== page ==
No, seriously, Michael is one of those guys that is so in tune with what he is doing that it’s almost scary. I wish I was half as productive as Michael, and people have called him a self-publishing guru. I would argue that he’s the prime example of what us indie authors are striving to do: write a ton of books, interact with readers in an interesting and exciting way, and generally be passionate about our craft. In the indie world, he’s definitely someone to look up to and try to learn from.

When Jason, Patrice, Thomas and I were setting up the LOOW group, we looked around at some of the other Wool related works out there, trying to recruit new authors into our fold. At the time, there still wasn’t much fanfic available, but Michael Bunker had recently written a book called “Hugh Howey Must Die”. I think he wrote it in a weekend or something crazy. While this technically wasn’t Wool fanfiction, it was still Hugh Howey related and so we thought we’d send him an invite. Turns out, that was a fantastic decision on our parts.

Michael came to the table with YEARS of publishing under his belt (compared to a couple months for the rest of us!). He already knew so much about the industry, and had lots of input about where we could take this Wool fanfiction stuff. We were all very passionate about Hugh’s series, and that passion only grew as we all dove into our own takes on the Wooliverse, sharing ideas and bouncing them off each other. It was a really productive time with me releasing a Runner sequel, Jason releasing Greatfall, Patrice releasing more Karma books, Thomas coming out with his Pawn series, and Michael storming into the room with his Silo Archipelago trilogy.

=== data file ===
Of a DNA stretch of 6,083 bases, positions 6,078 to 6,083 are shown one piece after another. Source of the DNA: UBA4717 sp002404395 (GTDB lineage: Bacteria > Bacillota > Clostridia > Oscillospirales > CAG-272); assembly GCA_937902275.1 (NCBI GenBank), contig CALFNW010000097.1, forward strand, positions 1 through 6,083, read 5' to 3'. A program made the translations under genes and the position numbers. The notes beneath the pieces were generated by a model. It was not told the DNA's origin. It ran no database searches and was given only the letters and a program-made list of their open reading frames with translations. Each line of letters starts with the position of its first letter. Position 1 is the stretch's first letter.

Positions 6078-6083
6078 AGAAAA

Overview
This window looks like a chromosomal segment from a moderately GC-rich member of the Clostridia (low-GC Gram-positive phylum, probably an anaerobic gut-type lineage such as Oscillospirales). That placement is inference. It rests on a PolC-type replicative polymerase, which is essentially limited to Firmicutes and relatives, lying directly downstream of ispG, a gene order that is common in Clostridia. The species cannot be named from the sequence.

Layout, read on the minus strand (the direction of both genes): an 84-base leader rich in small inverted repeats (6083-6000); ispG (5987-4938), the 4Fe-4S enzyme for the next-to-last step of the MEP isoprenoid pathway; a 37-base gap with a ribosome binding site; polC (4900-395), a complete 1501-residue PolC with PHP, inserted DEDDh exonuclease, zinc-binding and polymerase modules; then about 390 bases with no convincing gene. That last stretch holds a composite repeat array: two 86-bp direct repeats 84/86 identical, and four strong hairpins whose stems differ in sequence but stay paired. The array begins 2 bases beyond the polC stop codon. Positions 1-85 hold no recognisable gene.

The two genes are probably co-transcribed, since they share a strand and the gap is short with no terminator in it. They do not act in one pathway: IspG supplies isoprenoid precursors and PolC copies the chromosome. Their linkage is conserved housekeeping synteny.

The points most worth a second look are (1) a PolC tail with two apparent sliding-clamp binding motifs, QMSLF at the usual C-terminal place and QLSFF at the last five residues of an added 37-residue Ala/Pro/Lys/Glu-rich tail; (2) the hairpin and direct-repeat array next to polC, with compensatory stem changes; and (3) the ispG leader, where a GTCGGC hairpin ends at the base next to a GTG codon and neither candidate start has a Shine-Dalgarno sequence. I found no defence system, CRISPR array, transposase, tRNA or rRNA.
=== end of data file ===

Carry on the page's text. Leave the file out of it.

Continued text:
Having Michael around will make you want to write faster, if only so that you don’t get left behind, trailing behind this strange, plain living, sci-fi loving bearded man.

Send this guy an email, see if you can ruffle his feathers, and most importantly, check out his awesome books!



Author Profile: A.G. Riddle

by WJ Davies on June 27, 2014

As soon as I started writing, I also started reading about writing and researching publishing methods. I didn’t even know self-publishing on Amazon was an option for me until I’d already written 10,000 words or so. This knowledge sent me to Amazon to browse the sci-fi bestseller lists, and that’s how I discovered books like WOOL and Atopia Chronicles.

In the first couple months, when The Runner was doing crazy well and sneaking into a bunch of top-ten categories on Amazon, one of the books I noticed climbing the charts very quickly was The Atlantis Gene, by A.G. Riddle.


This was the author’s first novel, and I was amazed at how well it was doing so quickly. I emailed the author to tell him congrats, and he wrote back right away:

Hi WJ, 

Thanks for your note!  Atlantis Gene is my first novel, and I’d love to hear what you think.  
Just checked out your web site.  I use Scrivener too, and I didn’t know about the word count/project target feature; I love that.  I also just bought The Runner — what an outstanding premise.  I thoroughly enjoyed Wool, so I’m very much looking forward to it.